Nothing But the Ruth! Survey
As I looked out at the audience while teaching a CLE course recently, I started to wonder how many of them were there because they were interested in the material or because they just needed the credit hours. What were they really doing when they appeared to be taking notes? I’ve been to my fair share of interesting-sounding CLE programs that turned out to be boring or not on the topic I expected — that’s when I spend the hour catching up on Twitter.
I thought I’d see what my fellow legal eagles think about and do at CLE programs, so I created a survey. Some of the results were pretty interesting. … READ MORE
The Friday Five
In an age where data breach incidents have become a common occurrence, many corporations are beefing up security to protect themselves against data theft and the huge losses that accompany it — financial, IP and customer trust, among others. As a result, hackers have been increasingly turning their attention toward softer targets, including law firms and other service providers.
Here are five steps you can take to protect your practice from technology-based threats without restricting the use of technologies that help increase your practice’s efficiency. … READ MORE
Mastering Client Care
Nobody enjoys dealing with aggressive clients, and some lawyers have the luxury of declining to represent them — a goal I heartily recommend. Sometimes, however, for myriad reasons, getting rid of these folks isn’t possible. In previous posts, I discussed how to use your physical environment to your advantage and how to handle the initial act of client hostility. Now let’s deal with setting boundaries and controlling the tone of your interactions with aggressive clients.
Get Real, You’re Probably Not “The Hammer”
No matter what technique you use to deal with client aggression, you must be yourself and put your own, personal spin on it. A phony never gets any respect. Besides, the aggressive client is particularly good at sniffing out the fear barely masked by your unisex Calvin Klein cologne.
Once, during a coffee session following court, I overheard this bit of advice from a seasoned, battle-scarred attorney nicknamed “The Hammer.” … READ MORE
Question: We saw the TV ad the Georgia lawyer created for the Super Bowl and also heard that a national law firm spent a ton of money on Super Bowl advertising a few years ago. Was that a good idea? I think it was awfully expensive. Is this kind of TV advertising generally successful?
In this edition of “Ask the Experts from the Legal Marketing Association,” we check in with law firm marketers Joe Calve, Tina Emerson and Ian Turvill. … READ MORE
Get to the Point!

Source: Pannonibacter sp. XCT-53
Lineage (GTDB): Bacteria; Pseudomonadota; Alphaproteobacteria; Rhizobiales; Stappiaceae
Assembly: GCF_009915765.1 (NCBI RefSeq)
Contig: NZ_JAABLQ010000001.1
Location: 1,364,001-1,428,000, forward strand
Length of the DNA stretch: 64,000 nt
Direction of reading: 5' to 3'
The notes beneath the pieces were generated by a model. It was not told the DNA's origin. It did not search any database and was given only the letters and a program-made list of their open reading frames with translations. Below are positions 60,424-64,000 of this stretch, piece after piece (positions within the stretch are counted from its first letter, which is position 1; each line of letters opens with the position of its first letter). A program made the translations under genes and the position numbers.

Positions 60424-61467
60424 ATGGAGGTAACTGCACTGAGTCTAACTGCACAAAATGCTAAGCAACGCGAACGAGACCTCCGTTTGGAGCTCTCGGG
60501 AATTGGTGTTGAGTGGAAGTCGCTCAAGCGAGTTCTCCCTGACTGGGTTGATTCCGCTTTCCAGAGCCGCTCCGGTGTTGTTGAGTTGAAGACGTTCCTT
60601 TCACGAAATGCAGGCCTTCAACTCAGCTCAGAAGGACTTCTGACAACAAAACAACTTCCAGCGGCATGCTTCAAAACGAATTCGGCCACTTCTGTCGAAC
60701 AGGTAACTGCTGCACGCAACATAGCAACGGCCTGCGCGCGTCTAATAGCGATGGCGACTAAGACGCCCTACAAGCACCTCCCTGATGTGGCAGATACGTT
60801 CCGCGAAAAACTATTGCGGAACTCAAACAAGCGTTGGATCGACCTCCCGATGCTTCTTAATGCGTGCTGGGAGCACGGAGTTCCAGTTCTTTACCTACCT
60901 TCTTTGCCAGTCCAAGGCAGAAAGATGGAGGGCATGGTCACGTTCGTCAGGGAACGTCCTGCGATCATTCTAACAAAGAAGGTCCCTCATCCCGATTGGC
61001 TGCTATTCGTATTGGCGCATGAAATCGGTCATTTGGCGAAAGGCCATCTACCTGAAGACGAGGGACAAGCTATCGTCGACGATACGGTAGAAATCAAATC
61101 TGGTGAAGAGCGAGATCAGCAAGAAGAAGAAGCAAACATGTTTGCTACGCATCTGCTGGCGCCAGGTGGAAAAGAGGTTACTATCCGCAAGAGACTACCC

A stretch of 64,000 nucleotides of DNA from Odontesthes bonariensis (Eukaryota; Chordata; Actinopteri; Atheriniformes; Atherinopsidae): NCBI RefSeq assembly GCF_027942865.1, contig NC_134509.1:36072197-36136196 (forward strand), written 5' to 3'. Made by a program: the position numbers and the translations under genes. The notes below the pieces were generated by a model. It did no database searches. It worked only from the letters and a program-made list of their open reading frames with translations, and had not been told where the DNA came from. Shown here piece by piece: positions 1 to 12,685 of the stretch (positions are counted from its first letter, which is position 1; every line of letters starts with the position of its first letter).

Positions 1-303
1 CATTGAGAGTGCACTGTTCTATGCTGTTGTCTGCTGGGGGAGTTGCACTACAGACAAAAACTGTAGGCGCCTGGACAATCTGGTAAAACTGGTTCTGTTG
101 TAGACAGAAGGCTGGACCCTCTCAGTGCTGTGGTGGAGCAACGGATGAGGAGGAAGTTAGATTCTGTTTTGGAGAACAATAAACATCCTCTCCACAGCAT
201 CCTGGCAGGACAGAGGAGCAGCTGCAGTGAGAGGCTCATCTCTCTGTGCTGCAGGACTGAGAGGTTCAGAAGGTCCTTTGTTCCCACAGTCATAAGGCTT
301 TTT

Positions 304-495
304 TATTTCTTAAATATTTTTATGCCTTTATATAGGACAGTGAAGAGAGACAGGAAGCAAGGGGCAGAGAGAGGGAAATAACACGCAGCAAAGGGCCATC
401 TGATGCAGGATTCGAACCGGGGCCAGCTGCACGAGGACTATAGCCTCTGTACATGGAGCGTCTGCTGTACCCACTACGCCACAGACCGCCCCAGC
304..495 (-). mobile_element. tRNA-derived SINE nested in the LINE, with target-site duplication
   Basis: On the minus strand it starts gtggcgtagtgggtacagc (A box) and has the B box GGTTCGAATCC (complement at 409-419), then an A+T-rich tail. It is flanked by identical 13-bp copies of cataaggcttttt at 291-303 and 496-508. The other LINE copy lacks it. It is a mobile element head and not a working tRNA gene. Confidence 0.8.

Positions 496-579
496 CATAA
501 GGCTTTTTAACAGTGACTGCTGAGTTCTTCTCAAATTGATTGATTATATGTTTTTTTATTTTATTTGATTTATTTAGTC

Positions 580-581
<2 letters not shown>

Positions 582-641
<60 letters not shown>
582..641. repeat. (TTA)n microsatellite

It’s a fitting way to celebrate National Grammar Day: Today we are announcing that lawyer and author Teddy Snyder is taking over Attorney at Work’s monthly “Get to the Point” column. Teddy will be giving practical tips, picking at nits and — we’re certain — offering an occasional rant aimed at helping us all communicate more effectively and confidently.
Yes, believe it or not, it is national Grammar Day, the day for us to celebrate the value of effective communication. A day to rejoice that lawyers especially are wordsmiths who delight in precise oral and written communication.
Okay, you’re right, I was just joking about that last part. But it’s true that it’s National Grammar Day. You can even sing along with the anthem on YouTube. … READ MORE
New Math, New Money
In his book Evolutionary Road, Jordan Furlong describes a hair-raising future for the practice of law. (And, yes, the future is now.) While the basics remain the same — solving problems and resolving conflict for clients — the methods and means vary radically. What does your future look like? In this excerpt from our latest free downloadable webzine, “New Math, New Money: A Lawyer’s Guide to the Changing Business of Law,” Jordan describes three ways to compete.
Few things will jolt lawyers into action faster than an incursion into the legal services market by someone who is not a lawyer. Claws out, fangs bared, hair raised on end, the profession aggressively protects its territory the way it knows best: by initiating a proceeding under the appropriate jurisdiction’s unauthorized practice of law regulatory framework.
This tactic has proven remarkably successful for decades in maintaining lawyers’ de facto monopoly on most legal services. And it has, to be fair, gone some way toward protecting members of the public from incompetent or unscrupulous vendors of legal products. But it has also, undeniably, choked off competition, narrowed consumer choice and stultified the growth of innovative services. … READ MORE